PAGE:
Amazon Studios has been quiet for a while regarding its epic Lord of the Rings series. So quiet, it's like the fantasy world's fans were worried it had been delayed or tanked by the pandemic. The streamer just got off the stick, though, and now we have some idea as to just how incredible J.R.R. Tolkien's beloved fantasy world will look on screen and we know exactly when the first episode will premiere.
First off, this is no rehash of the Peter Jackson movies. The synopsis—released in January—makes that clear. Here it is in full:
Amazon Studios’ forthcoming series brings to screens for the very first time the heroic legends of the fabled Second Age of Middle-earth’s history.
This epic drama is set thousands of years before the events of J.R.R. Tolkien’s The Hobbit and The Lord of the Rings, and will take viewers back to an era in which great powers were forged, kingdoms rose to glory and fell to ruin, unlikely heroes were tested, hope hung by the finest of threads, and the greatest villain that ever flowed from Tolkien’s pen threatened to cover all the world in darkness.
Beginning in a time of relative peace, the series follows an ensemble cast of characters, both familiar and new, as they confront the long-feared re-emergence of evil to Middle-earth. From the darkest depths of the Misty Mountains, to the majestic forests of the elf-capital of Lindon, to the breathtaking island kingdom of Númenor, to the furthest reaches of the map, these kingdoms and characters will carve out legacies that live on long after they are gone.
Same song, very different verse. If the story is set "thousands of years" prior to the events in Tolkien's main saga, that means the characters that return are likely the ones that are canonically immortal in the LOTR world: Mostly elves, such as Galadriel (played by a luminous Cate Blanchett in the movies) and perhaps Elrond (Hugo Weaving in the Jackson films, one of his rare good guy roles).
What is this "first look" a look at? Much nerdier publications are digging into Tolkien's voluminous writings about his world to figure it out. Paste Magazine has the best guess, and it's still a shot in the dark:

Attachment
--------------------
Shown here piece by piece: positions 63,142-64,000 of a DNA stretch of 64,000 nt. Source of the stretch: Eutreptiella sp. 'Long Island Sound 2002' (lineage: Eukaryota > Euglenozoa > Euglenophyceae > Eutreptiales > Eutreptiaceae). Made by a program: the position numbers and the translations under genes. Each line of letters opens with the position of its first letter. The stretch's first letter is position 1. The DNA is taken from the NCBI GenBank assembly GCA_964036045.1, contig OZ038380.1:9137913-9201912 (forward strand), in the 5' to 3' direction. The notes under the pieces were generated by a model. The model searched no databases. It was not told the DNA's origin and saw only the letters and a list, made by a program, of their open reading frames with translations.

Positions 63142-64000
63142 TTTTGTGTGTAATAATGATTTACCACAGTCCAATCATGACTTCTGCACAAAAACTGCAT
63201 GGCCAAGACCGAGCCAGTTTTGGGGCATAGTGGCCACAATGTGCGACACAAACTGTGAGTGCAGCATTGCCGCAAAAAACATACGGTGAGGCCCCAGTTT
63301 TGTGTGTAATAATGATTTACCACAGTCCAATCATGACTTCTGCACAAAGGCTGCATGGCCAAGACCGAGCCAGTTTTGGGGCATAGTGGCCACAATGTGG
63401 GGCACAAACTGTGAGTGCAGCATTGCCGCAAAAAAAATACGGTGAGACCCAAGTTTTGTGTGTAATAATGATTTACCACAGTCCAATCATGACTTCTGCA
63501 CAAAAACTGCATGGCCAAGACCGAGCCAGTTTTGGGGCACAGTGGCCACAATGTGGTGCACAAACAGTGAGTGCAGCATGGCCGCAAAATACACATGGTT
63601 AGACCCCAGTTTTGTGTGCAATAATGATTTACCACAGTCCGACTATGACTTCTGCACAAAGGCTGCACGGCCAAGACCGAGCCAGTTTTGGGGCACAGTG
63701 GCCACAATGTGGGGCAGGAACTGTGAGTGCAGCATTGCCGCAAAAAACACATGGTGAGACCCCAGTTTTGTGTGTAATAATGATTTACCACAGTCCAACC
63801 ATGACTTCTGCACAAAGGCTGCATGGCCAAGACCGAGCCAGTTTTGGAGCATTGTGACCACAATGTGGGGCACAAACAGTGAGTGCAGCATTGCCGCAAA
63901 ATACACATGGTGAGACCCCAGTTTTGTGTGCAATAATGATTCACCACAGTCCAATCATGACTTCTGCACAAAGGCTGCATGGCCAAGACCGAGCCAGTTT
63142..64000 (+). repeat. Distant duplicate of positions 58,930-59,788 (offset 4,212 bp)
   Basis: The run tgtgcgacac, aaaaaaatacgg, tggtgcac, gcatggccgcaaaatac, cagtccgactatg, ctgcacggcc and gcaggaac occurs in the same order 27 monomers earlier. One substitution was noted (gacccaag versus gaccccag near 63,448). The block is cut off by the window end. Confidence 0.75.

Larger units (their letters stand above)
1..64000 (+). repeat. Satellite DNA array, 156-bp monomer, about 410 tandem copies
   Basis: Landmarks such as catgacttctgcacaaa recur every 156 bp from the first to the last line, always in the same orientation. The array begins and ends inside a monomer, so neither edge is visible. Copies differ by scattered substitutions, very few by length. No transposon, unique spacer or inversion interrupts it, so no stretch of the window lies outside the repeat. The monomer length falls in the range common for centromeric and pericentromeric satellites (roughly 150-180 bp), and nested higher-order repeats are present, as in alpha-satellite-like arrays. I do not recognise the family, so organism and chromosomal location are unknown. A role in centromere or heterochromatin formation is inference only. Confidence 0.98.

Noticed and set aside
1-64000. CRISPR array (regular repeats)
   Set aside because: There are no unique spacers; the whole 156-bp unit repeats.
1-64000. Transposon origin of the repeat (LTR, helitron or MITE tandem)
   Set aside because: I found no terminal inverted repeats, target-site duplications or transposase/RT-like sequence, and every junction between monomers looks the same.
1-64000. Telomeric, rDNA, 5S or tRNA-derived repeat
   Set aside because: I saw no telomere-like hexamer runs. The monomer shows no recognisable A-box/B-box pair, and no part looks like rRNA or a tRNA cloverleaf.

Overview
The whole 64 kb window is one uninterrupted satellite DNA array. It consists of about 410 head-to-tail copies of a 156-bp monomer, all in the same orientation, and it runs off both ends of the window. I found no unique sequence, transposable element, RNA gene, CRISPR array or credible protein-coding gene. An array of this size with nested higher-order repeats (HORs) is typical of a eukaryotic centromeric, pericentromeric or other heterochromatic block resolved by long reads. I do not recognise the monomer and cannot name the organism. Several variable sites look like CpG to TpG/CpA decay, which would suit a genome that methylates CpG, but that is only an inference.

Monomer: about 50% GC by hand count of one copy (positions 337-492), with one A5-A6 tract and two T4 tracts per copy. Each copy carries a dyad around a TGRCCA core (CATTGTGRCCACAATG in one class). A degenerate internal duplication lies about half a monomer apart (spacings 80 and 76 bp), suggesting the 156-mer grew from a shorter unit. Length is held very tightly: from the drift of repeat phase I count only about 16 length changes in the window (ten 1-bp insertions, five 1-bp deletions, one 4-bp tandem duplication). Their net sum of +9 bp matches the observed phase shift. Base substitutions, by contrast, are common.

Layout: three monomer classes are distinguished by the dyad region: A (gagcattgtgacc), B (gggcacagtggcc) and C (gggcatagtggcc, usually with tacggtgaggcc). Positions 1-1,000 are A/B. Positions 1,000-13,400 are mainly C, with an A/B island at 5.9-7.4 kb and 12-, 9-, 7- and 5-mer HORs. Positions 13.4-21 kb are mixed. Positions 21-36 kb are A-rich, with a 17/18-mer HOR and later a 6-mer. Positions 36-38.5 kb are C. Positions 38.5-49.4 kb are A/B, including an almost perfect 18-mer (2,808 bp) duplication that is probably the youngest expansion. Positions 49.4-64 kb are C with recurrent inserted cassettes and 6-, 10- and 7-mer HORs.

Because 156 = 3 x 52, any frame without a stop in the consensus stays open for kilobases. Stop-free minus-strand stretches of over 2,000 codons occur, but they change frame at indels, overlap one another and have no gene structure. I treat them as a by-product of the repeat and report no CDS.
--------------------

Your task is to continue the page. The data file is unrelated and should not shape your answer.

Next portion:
[The] full description of the series name-checks various locations, such as the Western elven capital of Lindon, and the glorious human island kingdom of Númenor, although we would speculate that the latter might be even bigger and more impressive than this.
The really interesting thing, though—which you can see in more clarity by clicking the photo below—is the clear outline of two giant, luminous trees on the horizon, which seem to clearly correlate with the two lost Trees of Valinor, the original source of all light and beauty in Tolkien’s universe.
This doesn’t make a lot of sense in terms of when the series is occurring—the Second Age of Middle Earth is long after the death of the two Trees of Valinor, but perhaps this might be a flashback of some kind to Valinor itself? Anything is possible.
Given that it's only in a studio's best interests to tease fans into obsessing over what has been called its most expensive production ever, the chances we'll end up with a lot of definitive info about this new dive into the worlds of The Lord of the Rings prior to its actual premiere are low, without some major leaks from the sets or studio.
This, however, does appear definitive: Amazon Studios' Lord of the Rings series is set to premiere on the streaming service on September 2, 2022. New episodes will drop every week after that.
Sure, it's one year and about a month away, but mark that calendar now.